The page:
Queer Places:
Old Ladies Home, 450 Carey Avenue, Wilkes-Barre, Pennsylvania
New Methodist Cemetery, College St, Lima, NY 14485

Dr. Sarah J. Coe (May 2, 1843 - November 4, 1905) was born in Pavilion, Genessee County, New York, of New England parentage, her mother having been born in Connecticut and her father, Horace Coe, in Massachusetts.

She was a graduate of Genessee Wesleyan Seminary in Lima, N. Y., in 1864, after which she studied art in its various branches. For five years she was a teacher of art and modern languages in seminaries in Wisconsin and Michigan. By invitation of the art committee she and her pupils had pictures on exhibition at the Centennial in Philadelphia in 1876.

She graduated in homeopathic medicine from the University of Michigan, and after a year of hospital and dispensary work she located in Wilkes-Barre in September, 1879. She was identified with the Homeopathic Medical Society of Northern Pennsylvania and was honored by the State Society, in being made censor, chairman of bureau, and vice president. She was also State secretary of the medical department af the Queen Isabella Association in connection with the World's Fair.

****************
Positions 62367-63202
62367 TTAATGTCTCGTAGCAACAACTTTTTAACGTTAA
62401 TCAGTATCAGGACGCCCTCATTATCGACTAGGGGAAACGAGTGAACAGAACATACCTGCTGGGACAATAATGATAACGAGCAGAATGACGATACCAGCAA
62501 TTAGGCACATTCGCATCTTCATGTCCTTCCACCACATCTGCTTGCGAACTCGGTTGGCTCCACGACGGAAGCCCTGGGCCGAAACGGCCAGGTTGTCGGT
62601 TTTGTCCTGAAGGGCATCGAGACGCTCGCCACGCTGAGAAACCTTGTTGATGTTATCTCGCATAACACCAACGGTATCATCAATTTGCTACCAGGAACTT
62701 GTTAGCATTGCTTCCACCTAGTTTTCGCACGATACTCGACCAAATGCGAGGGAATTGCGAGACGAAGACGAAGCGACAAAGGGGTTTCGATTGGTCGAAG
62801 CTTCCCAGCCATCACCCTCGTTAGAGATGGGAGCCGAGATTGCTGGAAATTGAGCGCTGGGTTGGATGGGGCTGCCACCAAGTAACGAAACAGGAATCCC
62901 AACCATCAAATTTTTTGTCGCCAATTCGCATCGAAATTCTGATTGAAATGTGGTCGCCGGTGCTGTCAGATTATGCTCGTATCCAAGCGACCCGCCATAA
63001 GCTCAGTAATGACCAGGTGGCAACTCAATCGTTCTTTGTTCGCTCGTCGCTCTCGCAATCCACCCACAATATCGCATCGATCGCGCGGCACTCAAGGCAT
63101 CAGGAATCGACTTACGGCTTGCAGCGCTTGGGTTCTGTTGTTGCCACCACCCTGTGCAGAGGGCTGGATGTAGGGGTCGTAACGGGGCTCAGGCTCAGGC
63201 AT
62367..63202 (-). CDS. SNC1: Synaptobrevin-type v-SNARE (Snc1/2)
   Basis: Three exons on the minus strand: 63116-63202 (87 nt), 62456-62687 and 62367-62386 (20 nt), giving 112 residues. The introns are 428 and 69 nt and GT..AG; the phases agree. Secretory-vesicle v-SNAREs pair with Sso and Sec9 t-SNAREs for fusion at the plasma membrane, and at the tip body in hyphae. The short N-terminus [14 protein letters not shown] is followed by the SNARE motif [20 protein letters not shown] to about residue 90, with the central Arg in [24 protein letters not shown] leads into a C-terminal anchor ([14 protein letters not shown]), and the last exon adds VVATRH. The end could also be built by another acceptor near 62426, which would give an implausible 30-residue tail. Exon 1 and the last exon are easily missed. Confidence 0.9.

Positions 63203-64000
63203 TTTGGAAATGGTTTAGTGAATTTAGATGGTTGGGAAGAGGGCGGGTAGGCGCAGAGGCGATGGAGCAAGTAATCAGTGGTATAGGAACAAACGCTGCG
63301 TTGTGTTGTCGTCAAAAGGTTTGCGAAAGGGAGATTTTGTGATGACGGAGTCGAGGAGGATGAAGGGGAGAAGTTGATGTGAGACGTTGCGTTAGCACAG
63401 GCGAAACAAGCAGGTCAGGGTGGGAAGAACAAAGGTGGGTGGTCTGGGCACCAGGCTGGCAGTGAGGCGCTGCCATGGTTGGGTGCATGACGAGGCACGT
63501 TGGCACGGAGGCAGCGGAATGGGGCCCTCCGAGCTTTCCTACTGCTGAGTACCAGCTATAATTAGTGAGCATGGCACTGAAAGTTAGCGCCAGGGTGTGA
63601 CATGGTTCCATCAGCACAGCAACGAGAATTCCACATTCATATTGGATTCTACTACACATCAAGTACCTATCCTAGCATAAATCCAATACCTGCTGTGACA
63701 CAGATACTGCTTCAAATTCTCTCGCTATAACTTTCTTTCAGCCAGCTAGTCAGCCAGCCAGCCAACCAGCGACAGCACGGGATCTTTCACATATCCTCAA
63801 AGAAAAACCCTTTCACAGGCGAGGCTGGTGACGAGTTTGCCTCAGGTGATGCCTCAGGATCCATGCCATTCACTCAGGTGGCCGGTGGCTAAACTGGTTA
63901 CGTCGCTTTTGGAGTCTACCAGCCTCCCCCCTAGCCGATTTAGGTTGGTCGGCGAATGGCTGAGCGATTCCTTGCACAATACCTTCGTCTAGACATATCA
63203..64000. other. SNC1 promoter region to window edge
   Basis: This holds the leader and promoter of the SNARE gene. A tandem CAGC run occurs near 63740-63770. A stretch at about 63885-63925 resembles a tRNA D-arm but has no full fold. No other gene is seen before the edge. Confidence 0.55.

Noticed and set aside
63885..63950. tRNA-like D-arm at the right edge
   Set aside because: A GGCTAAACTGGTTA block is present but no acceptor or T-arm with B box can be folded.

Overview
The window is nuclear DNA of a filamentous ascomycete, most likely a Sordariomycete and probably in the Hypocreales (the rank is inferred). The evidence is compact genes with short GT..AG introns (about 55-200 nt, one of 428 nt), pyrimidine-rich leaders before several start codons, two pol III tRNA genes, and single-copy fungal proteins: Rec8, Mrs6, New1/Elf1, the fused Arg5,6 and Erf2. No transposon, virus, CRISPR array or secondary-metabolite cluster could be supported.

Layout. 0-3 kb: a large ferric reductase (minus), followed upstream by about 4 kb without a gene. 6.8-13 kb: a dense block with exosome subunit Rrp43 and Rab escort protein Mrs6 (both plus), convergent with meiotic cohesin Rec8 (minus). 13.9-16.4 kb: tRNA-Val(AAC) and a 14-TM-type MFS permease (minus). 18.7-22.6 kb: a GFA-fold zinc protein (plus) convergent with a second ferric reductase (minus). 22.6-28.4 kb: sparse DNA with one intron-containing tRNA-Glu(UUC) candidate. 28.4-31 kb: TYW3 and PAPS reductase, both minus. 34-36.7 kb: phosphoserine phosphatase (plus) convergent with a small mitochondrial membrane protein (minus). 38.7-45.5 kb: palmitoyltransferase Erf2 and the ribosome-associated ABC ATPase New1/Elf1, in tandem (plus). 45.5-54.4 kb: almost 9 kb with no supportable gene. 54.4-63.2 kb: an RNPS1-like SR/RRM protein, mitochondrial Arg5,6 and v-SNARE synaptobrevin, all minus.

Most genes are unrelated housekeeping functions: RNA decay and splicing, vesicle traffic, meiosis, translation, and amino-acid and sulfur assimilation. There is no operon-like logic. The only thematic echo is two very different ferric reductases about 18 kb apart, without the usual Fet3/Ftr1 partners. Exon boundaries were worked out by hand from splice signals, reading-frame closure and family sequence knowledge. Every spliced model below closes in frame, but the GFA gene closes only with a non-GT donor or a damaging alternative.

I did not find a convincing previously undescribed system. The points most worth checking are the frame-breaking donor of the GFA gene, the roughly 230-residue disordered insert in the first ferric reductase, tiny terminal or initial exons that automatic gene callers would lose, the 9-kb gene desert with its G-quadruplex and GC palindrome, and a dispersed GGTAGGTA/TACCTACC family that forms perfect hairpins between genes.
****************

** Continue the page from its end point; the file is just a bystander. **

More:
Dr. Coe was very fond of travel and her last illness was induced, it is believed, by a trip she took to Alaska during the summer. The effort overtaxed her failing strength and on her return she was compelled to break her journey and recuperate at the home of a sister in Muskegon, Mich. She returned to Wilkes-Barre a few weeks before dying much the worse for her summer outing. She felt that her work was done and she had no desire to live longer.

Dr. Coe was one of the most active workers in the First M. E. Church. One feature in which she made herself especially useful was in organizing here the home department of the Sunday school, a department in which shut-in persons could keep in touch with the Sunday school by means of home study. Twenty years ago Dr. Coe was selected as the teacher of the reserve corps, and as she was a thorough bible student she filled the post most acceptably. She was the originator of the Home Missionary Society of the First Church. She was the first president of the Young Women's Christian Association and was a volunteer physician to the Old Ladies Home.

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